I’ll never forget the first Super Bowl game I attended: XXVII at the Rose Bowl in Pasadena (1993). It created great memories, first and foremost because I was able to take my Dad. He and I, my business partner at the time, and a client/friend had seats about one-third of the way up the stands – exactly on the 50 yard line. It was an unbelievable experience, starting with all the free food and gimmes we got at NFL pregame parties that weekend and at the Rose Bowl – all part of an amazingly affordable American Express Platinum package. Among a plethora of NFL stars we met and talked with at a Beverly Hills reception, my dominant memory is of Gale Sayers. He was gracious, quietly affable, and not getting the level of attention he deserved. He didn’t complain, even as he stood waiting for his car from valet parking. Not special valet, but the one we all used. Still have an autographed football with his signature and many others. Only Joe Namath played the recalcitrant egotist.

The Cowboys were all over the Buffalo Bills, blowing them away early en route to a 52-17 victory. Troy Aikman began his march to the Pro Football Hall of Fame with a great performance, completing 22 of 30 passes for 273 yards and four touchdowns, while also rushing for 28 yards. Forgotten piece of trivia: O.J. Simpson performed the coin toss. More memorable bit of triva: Michael Jackson, the halftime entertainment, ushered in the era of the over-the-top Super Bowl halftime shows. Watching them setup and tear down between commercials was incredible. Amazing show.

My next Super Bowl was the contest – well, at least it was supposed to be a contest – between the San Francisco 49ers and the San Diego Chargers in Miami (1995). The weather was Miami balmy, the game entertaining for the first half, and my seats not nearly as good. A late purchase, their point of interest was that we were surrounded by families of many of the players. No, they weren’t close to the 50 yard line. Again we took an important client along with senior vp of KMA, Butch Maltby. A three-day cruise with transportation to and from Joe Robbie Stadium (as it was then called) turned out to be the most cost effective way to handle accommodations and food. It was fabulous. We spent a good deal of time talking around the table with the Dallas Cowboys’ director of scouting, Larry Lacewell, and his wife. The only difference was that he and his wife sat in a box with Jerry Jones for the game. We met up again after the game for a lavish buffet in the open air upper deck of our cruise ship. To the relaxing beat of a steel drum band, we lived the high life into the night after the game. Great fun for all, especially Kathi and me. 49ers won easily, 49-26.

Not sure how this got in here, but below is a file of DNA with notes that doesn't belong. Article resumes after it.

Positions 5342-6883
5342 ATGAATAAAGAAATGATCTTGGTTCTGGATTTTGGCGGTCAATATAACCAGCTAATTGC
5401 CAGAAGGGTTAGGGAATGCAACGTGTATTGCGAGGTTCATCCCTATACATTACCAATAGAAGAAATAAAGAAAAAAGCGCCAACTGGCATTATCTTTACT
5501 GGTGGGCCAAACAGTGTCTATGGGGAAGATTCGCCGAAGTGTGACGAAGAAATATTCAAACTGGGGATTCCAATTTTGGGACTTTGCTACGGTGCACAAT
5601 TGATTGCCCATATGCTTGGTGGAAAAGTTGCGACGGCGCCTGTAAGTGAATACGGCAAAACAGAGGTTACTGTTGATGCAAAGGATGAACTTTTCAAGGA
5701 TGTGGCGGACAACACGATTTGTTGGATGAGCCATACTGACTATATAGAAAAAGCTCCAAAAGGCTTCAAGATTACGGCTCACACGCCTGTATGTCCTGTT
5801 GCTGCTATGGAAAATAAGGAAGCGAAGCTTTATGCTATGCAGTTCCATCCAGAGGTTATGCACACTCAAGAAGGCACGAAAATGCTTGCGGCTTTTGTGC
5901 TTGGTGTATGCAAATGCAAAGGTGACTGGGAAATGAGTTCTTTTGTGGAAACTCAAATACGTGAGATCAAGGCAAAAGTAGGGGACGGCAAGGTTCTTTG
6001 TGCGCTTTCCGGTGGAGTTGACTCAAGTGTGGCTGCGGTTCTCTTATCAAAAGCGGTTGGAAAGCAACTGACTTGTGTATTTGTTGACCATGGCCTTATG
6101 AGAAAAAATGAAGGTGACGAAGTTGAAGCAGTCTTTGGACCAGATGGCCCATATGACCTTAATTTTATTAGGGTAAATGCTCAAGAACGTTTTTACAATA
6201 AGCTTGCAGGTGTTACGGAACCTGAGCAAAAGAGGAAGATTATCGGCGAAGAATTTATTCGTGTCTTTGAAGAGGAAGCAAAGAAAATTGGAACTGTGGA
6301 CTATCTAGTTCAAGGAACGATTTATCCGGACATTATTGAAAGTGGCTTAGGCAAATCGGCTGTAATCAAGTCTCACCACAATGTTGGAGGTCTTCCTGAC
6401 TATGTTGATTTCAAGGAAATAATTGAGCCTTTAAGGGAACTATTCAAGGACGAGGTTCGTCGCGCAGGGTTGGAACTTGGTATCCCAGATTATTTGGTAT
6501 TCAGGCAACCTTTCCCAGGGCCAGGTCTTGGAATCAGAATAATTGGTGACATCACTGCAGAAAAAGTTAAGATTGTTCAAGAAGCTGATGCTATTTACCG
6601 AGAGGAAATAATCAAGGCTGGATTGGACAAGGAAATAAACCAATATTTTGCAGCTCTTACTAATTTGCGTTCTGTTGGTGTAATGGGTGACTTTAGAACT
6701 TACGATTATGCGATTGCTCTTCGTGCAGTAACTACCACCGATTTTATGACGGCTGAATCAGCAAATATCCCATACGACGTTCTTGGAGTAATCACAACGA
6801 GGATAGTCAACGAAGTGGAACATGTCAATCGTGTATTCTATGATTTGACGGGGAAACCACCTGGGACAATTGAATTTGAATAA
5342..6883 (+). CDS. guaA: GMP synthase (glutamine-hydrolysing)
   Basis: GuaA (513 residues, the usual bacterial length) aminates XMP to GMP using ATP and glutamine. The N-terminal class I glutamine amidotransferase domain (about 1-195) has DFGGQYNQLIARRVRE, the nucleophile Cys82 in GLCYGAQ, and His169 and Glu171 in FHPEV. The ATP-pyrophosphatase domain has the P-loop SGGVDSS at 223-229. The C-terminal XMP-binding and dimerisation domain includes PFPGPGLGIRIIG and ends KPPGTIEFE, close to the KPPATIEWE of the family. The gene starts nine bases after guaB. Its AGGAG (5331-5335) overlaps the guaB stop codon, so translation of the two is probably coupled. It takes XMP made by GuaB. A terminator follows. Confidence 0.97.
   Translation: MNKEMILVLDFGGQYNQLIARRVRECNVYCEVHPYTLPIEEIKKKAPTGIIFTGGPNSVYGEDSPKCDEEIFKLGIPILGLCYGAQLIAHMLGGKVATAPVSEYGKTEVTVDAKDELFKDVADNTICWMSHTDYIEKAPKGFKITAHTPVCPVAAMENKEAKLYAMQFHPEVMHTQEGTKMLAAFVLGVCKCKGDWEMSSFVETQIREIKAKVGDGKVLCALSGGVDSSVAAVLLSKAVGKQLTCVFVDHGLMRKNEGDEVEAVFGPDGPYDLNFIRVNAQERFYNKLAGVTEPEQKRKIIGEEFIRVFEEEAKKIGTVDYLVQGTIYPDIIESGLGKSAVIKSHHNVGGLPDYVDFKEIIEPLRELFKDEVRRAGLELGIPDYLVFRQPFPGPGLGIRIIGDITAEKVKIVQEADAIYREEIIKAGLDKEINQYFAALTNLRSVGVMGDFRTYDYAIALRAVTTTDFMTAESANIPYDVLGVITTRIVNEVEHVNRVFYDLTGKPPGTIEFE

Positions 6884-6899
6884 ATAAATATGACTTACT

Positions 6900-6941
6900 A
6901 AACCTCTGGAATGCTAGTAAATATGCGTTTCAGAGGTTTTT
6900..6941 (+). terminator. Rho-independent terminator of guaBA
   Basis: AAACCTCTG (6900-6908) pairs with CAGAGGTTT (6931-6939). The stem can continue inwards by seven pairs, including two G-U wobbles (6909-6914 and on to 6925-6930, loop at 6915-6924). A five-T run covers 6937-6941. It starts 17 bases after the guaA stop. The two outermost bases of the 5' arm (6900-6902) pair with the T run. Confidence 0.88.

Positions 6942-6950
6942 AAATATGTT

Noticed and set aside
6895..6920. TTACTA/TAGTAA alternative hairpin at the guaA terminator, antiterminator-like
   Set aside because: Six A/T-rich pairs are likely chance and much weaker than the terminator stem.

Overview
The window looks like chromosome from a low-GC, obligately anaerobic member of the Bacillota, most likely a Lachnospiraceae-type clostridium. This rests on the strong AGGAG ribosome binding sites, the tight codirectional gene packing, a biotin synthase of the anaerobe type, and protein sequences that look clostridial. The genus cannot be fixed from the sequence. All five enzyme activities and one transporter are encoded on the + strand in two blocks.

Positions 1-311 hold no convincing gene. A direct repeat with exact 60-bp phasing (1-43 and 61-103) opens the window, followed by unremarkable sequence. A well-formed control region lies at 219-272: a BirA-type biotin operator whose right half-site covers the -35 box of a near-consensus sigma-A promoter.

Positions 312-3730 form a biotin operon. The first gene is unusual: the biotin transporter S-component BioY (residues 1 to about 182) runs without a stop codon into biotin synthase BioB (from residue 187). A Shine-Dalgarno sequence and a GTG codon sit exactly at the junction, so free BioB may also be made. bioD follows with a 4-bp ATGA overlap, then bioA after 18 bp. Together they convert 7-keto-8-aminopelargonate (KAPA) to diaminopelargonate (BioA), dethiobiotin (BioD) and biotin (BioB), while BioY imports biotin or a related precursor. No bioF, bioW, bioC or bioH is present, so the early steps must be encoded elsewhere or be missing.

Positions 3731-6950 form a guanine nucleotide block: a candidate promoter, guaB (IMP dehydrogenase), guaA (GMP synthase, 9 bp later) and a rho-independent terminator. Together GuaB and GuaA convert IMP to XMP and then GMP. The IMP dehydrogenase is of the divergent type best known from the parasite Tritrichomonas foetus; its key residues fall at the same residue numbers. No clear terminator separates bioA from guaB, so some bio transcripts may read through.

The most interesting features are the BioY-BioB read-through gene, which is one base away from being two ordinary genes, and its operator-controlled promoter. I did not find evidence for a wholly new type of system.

That brings us to the great sleet, ice, snow and howling subzero windchills of Super Bowl XLV. Right here in the Metroplex. No, I don’t have tickets to this one. Nor do I have clients expecting me to make their day. I’m just glad that the rolling blackouts have not hit our home yet. And while I’m not excited about going to the game, I am excited by the prospects that we will be able to get out of the house by the day of the game. The frigid temperatures and the frozen, icy, slick streets of the neighborhood have us watching life from a recliner. Not quite the same experience or level of exhilaration as one gets at a Super Bowl.

My one great satisfaction of Super Bowl XLV is the dramatic proof that Jerry Jones is not God. Let’s just hope that Jerry World doesn’t get clobbered by excess humidity or some other oddity that will make the game a sliding affair. For what it’s worth, I’m pulling for the Packers all the way. Tough call for a Cowboy fan, given the rivalries and disappointments we’ve experienced at the hands of the Steelers and the Packers. But, all the fun notwithstanding, it is just a game: a diversion for a nation that has made diversions its national priority.